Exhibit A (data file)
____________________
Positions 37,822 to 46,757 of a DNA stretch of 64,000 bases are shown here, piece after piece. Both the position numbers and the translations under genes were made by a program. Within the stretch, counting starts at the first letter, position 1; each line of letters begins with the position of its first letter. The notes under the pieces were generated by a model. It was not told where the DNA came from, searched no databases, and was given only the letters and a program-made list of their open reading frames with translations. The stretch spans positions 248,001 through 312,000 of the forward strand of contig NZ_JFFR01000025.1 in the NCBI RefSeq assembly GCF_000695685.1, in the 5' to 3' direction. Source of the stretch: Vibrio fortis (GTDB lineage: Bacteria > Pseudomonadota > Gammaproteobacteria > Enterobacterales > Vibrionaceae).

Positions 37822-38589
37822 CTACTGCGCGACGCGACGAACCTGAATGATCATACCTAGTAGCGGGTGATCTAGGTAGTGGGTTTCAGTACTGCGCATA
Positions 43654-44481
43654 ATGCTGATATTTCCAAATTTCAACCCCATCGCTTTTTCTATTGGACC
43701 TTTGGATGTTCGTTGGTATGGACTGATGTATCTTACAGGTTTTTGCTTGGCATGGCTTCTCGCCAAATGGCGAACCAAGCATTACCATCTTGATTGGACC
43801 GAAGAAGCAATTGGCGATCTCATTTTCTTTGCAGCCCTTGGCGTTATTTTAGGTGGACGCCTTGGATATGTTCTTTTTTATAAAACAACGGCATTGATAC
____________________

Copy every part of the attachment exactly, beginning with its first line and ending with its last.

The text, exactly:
Positions 37,822 to 46,757 of a DNA stretch of 64,000 bases are shown here, piece after piece. Both the position numbers and the translations under genes were made by a program. Within the stretch, counting starts at the first letter, position 1; each line of letters begins with the position of its first letter. The notes under the pieces were generated by a model. It was not told where the DNA came from, searched no databases, and was given only the letters and a program-made list of their open reading frames with translations. The stretch spans positions 248,001 through 312,000 of the forward strand of contig NZ_JFFR01000025.1 in the NCBI RefSeq assembly GCF_000695685.1, in the 5' to 3' direction. Source of the stretch: Vibrio fortis (GTDB lineage: Bacteria > Pseudomonadota > Gammaproteobacteria > Enterobacterales > Vibrionaceae).

Positions 37822-38589
37822 CTACTGCGCGACGCGACGAACCTGAATGATCATACCTAGTAGCGGGTGATCTAGGTAGTGGGTTTCAGTACTGCGCATA
Positions 43654-44481
43654 ATGCTGATATTTCCAAATTTCAACCCCATCGCTTTTTCTATTGGACC
43701 TTTGGATGTTCGTTGGTATGGACTGATGTATCTTACAGGTTTTTGCTTGGCATGGCTTCTCGCCAAATGGCGAACCAAGCATTACCATCTTGATTGGACC
43801 GAAGAAGCAATTGGCGATCTCATTTTCTTTGCAGCCCTTGGCGTTATTTTAGGTGGACGCCTTGGATATGTTCTTTTTTATAAAACAACGGCATTGATAC